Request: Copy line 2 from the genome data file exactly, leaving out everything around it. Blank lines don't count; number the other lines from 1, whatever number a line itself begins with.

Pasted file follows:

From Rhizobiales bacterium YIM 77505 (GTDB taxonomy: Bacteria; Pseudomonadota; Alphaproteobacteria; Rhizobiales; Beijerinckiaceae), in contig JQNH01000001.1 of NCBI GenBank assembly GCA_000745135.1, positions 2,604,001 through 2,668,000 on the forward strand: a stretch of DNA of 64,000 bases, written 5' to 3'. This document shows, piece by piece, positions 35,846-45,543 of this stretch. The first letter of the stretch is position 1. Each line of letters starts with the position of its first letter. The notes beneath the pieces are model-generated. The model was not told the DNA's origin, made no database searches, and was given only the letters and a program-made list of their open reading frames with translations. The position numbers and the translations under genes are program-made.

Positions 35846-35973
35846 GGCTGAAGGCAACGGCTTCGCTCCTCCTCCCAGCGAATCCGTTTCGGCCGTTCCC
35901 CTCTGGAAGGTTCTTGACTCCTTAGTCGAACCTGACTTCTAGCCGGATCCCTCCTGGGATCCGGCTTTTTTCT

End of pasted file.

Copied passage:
Positions 35846-35973